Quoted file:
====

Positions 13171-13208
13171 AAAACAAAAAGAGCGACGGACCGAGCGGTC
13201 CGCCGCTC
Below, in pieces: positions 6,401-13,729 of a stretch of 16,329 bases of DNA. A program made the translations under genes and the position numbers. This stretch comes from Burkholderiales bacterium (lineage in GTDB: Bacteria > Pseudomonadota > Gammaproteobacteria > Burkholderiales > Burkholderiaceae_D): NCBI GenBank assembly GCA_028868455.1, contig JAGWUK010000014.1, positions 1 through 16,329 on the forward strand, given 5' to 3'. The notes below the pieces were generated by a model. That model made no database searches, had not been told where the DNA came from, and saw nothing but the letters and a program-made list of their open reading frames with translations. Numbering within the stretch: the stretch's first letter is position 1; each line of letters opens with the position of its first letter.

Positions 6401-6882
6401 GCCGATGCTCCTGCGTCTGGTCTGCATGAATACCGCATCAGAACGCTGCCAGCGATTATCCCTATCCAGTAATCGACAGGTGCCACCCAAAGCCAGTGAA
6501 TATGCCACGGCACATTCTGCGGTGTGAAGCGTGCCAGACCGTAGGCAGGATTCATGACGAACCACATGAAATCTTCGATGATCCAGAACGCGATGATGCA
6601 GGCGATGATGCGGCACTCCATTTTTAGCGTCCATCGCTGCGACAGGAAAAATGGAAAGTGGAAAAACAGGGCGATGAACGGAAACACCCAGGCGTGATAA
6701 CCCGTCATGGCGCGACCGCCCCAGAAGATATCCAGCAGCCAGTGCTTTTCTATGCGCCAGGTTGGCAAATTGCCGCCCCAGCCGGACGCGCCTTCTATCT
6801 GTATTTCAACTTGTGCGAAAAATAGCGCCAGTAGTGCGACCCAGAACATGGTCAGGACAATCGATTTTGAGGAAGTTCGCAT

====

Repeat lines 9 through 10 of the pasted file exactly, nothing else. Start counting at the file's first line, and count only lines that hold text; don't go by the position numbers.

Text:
6701 CCCGTCATGGCGCGACCGCCCCAGAAGATATCCAGCAGCCAGTGCTTTTCTATGCGCCAGGTTGGCAAATTGCCGCCCCAGCCGGACGCGCCTTCTATCT
6801 GTATTTCAACTTGTGCGAAAAATAGCGCCAGTAGTGCGACCCAGAACATGGTCAGGACAATCGATTTTGAGGAAGTTCGCAT